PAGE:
The substance of the paper filed by the defendant in the case at bar is a demurrer for want of jurisdiction. Weiscopf v. Commissioner of Banks, post, 199.

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The proper way to raise the question of want of jurisdiction in equity in this Commonwealth is by demurrer. May v. Parker, 12 Pick. 34, 36.

Since the motion to dismiss as to its substance was a demurrer and its grounds would properly constitute a demurrer; and since the whole question at issue between the parties may be determined on this record, G.L. c. 231, § 124, we proceed to decide the question on its merits as if raised by a demurrer. Sullivan v. Roche, 257 Mass. 166.

The substance of the bill is, that the plaintiff is the holder of a duly issued certificate of proof of claim against the commercial department of the Cosmopolitan Trust Company whose assets and property are in the possession of the commissioner of banks. The commissioner of banks filed a petition to transfer a large sum from the commercial department to the savings department. The plaintiff appeared in opposition to the allowance of that petition, employed counsel to support his contentions and was in part successful in that opposition. It is alleged that the commissioner of banks refuses to make or approve any payment for disbursements made by the plaintiff for counsel fees and other expenses in connection with this proceeding, wherefore he prays that the fund in the commercial department be declared subject in equity to a charge in favor of the plaintiff for these expenses.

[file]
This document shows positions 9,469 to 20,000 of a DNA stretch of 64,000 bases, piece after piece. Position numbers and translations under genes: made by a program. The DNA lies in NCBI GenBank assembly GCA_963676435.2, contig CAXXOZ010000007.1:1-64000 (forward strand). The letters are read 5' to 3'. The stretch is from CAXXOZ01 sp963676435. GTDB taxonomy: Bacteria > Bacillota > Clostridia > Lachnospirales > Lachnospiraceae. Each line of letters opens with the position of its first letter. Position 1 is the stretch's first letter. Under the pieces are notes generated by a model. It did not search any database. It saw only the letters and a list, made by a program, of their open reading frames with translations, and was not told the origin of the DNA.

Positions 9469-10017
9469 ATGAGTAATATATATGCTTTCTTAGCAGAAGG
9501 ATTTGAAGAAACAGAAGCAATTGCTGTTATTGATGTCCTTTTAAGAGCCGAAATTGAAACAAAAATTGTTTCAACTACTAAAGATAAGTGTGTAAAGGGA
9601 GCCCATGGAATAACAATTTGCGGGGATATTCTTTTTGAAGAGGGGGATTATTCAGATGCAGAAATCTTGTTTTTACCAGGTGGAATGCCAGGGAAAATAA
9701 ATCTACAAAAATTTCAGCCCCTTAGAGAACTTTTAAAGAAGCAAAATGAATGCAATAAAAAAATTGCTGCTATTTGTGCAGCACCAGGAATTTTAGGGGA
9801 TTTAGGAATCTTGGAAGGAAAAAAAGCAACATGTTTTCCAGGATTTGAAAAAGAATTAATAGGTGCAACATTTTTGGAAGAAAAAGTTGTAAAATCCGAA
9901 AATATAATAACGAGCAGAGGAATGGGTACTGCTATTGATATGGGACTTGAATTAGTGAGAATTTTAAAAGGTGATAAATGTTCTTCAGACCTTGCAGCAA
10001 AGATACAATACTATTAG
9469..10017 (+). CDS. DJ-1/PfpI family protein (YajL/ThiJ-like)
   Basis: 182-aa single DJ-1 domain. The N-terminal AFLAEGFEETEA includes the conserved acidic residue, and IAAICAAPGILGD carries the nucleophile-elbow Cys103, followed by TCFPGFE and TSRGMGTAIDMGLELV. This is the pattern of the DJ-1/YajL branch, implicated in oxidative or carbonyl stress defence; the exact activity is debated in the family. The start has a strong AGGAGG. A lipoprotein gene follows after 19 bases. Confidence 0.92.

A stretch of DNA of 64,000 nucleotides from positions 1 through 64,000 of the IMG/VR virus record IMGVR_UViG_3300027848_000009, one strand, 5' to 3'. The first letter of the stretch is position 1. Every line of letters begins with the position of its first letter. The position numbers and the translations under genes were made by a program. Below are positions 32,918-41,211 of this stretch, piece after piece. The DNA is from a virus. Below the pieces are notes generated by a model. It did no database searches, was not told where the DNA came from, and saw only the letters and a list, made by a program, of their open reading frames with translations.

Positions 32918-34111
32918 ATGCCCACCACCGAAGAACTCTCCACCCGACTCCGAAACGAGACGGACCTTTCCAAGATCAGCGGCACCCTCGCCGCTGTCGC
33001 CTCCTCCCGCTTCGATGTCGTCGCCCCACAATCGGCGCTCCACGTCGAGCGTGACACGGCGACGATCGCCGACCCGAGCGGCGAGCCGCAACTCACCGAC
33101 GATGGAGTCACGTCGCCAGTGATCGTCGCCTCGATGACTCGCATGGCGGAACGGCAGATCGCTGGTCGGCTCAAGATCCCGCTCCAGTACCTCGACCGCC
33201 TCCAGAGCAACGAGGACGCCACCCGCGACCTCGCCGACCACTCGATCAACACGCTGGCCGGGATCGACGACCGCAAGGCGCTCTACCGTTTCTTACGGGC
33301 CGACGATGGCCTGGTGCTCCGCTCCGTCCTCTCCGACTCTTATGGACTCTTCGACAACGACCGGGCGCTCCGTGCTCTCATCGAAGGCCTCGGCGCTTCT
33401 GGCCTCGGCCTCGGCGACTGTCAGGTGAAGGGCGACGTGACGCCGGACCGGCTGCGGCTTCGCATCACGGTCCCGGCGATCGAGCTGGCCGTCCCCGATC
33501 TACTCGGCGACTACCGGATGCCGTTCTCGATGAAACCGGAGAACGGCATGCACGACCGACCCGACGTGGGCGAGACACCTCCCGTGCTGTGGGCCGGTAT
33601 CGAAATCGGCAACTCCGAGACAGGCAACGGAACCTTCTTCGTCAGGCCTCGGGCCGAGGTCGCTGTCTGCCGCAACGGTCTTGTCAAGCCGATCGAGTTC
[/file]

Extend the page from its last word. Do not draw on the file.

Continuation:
It was held in Commissioner of Banks, in re Prudential Trust Co. 240 Mass. 478, 483, 484, that in many aspects the relation of a "trust company to its depositors in its savings department is that of trustee to his cestui que trust, and to its commercial depositors that of common law debtor to his creditor." The rights which the present petitioner was enforcing in the litigation for which he here seeks counsel fees were strictly legal and not equitable. In the case just cited, counsel fees were held to be properly allowed because of a request to "prepare a brief and present arguments in behalf of the savings depositors because their individual interests were so small as to render it impracticable for any of them to retain counsel in their own behalf." That allowance was made for the benefit of the

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cestui que trust. It is distinguishable from the case at bar where strictly legal rights were being enforced by the plaintiff. There is no equitable ground for the allowance of plaintiff's counsel fees out of the fund.

The defendant is given leave to file a demurrer setting forth in substance the same grounds as are stated in the "Motion to Dismiss," improperly filed. When such demurrer is filed, an order may be made sustaining the demurrer, and a final decree entered dismissing the bill with costs.

Ordered accordingly.